erroneous and contrary to law. The United States disagrees. The Supreme Court, the Ninth Circuit, and the Federal Rules of Evidence have long recognized the need to encourage settlement, to promote the resolution of disputes without litigation, and to maintain the confidentiality of settlement negotiations. See St. Louis Mining & Milling v. Montana Mining Co., 171 U.S. 650, 656, 19 S. Ct. 61, 43 L.Ed. 320 (1898); United States v. Contra Costa County Water District, 678 F.2d 90, 91 (9th Cir. 1982); Fed. R. Evid. 408 (evidence of "conduct or statements made in compromise negotiations" are not "admissible to prove liability for or invalidity of the claim or the amount [of a claim]."). The Magistrate Judge's Order is also supported by a wealth of case law. While some courts have permitted discovery into settlement negotiations, the Ninth Circuit and many other courts have long recognized the need to keep settlement negotiations confidential. In Contra Costa, 678 F.2d at 91 , a municipal defendant sued by the United States sought to introduce evidence of settlement negotiations between the federal government and a non-party to the litigation. The district court ruled that, under Fed. R. Evid. 408, settlement negotiations are “‘not admissible to prove liability for or invalidity of the claim or its amount.’” Id. (quoting Fed. R. Evid. 408). The Ninth Circuit affirmed, recognizing that there were two basic principles underlying the evidentiary exclusion embodied in the rule: The first is that the evidence is irrelevant as being motivated by a desire for peace rather than from a concession of the merits of the claim. Second, is in promotion of the public policy favoring the compromise and settlement of disputes. By preventing settlement negotiations from being admitted as evidence, full and open disclosure is encouraged, thereby furthering the policy toward settlement. Here, we give additional importance to the fact that appellant was not a party to the [litigation giving rise to the settlement negotiations].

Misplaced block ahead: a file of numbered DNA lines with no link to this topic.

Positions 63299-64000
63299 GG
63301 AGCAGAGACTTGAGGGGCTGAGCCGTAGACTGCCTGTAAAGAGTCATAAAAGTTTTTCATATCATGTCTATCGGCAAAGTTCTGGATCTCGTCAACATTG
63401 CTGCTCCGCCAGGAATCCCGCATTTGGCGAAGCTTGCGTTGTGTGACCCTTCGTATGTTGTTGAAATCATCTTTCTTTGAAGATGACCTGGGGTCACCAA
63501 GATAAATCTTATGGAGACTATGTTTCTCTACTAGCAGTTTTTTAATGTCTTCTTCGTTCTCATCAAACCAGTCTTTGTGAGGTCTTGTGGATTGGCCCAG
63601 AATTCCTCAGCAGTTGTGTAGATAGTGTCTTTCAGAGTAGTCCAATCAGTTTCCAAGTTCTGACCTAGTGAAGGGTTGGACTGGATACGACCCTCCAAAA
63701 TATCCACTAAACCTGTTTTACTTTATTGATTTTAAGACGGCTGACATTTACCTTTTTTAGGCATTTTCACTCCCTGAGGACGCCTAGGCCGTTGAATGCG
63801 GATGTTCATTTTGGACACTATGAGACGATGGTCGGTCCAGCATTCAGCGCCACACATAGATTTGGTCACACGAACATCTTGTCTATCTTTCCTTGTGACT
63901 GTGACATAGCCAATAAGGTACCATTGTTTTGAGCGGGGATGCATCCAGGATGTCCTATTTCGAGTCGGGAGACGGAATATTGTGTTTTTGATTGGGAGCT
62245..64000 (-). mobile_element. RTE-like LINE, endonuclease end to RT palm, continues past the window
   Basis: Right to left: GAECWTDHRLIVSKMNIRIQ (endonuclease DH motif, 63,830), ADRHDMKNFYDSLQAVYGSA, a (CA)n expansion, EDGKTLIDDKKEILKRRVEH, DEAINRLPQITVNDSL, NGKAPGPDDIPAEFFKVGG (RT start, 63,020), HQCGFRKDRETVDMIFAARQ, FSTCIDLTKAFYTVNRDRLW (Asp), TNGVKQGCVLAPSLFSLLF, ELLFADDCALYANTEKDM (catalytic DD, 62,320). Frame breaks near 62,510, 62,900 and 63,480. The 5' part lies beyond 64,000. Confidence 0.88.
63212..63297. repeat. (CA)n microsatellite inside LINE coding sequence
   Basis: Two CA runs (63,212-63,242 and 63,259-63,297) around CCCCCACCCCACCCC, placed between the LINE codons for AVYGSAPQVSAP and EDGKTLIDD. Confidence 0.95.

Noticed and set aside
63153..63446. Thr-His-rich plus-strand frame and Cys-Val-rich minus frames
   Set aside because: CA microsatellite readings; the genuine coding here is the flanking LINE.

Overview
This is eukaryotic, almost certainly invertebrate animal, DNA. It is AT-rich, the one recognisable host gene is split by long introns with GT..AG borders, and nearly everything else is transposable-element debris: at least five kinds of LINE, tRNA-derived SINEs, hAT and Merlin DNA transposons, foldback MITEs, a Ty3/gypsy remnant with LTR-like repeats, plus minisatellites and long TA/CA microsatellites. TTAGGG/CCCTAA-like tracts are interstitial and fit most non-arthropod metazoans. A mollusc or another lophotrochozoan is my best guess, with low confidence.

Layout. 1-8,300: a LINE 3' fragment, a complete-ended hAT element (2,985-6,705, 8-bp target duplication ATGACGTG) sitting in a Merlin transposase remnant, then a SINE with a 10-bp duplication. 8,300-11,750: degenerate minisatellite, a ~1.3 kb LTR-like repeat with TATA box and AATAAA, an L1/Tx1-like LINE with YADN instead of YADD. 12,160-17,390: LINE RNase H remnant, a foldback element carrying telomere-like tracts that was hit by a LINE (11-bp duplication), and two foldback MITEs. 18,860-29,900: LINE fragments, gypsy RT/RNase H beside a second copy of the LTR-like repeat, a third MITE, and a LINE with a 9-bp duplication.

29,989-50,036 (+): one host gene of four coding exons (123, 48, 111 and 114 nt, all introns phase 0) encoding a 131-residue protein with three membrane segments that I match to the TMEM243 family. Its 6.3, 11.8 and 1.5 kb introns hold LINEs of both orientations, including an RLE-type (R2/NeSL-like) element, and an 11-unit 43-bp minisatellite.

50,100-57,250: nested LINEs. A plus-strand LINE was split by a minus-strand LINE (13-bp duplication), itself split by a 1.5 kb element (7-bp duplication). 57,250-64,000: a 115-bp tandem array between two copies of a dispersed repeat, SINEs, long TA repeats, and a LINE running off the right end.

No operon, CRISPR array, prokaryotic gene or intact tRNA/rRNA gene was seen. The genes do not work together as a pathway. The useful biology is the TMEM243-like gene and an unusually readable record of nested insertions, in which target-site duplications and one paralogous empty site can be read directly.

Contra Costa, 678 F.2d at 92 (citing the Advisory Committee Notes to Fed. R. Evid. 408); Sternberger v. United States, 401 F.2d 1012, 1018 (Ct. Cl. 1968); and Pewrzinski v. Chevron Chemical Co., 503 F.2d 654, 658 (7th Cir. 1974). In Cook v. Yellow Freight System, Inc., 132 F.R.D. 548 (E.D. Cal. 1990), the court applied the ruling in Contra Costa to determine the same question that is before the Court in this case. In Cook, former employees who were suing their employer for sexual harassment sought discovery of documents reflecting statements made during the course of settlement negotiations between the employer and the attorney representing a supervisor who had been terminated in connection with activities relating to the employees’ sexual harassment claims. The employees sought to discover correspondence between the employer and the supervisor’s attorney that occurred in the course of settlement negotiations. The employees argued that the discovery was relevant because it was likely to contain information regarding the veracity of the employees’ claims, to show bias by the supervisor when he testified at trial, and that it was unfair to allow the employer to use the supervisor’s termination as evidence that the employer had acted to prevent harassment without allowing the employees to discover the circumstances of the termination. Cook, 132 F.R.D. at 553. The District Court for the Eastern District of California denied the discovery, holding that statements made in settlement negotiations are entitled to protection under a right to privacy. Id. at 553. The court held that settlement negotiations are conducted in privacy with the expectation that they will not be disclosed to persons who are not parties to those negotiations. Id. Rejecting the employees’ arguments that the private nature of the discussions would make them more likely to reveal information helpful to the employees’ case, the court concluded that “it would be perverse logic to hold that the more private one expects discussions to be, the more releasable is the content of those discussions.” Id. In addition to holding that the settlement negotiations were protected by privacy rights, the Cook court also held that information relating to settlement negotiations was protected by the “well established privilege relating to settlement discussions.” Id. The court reasoned: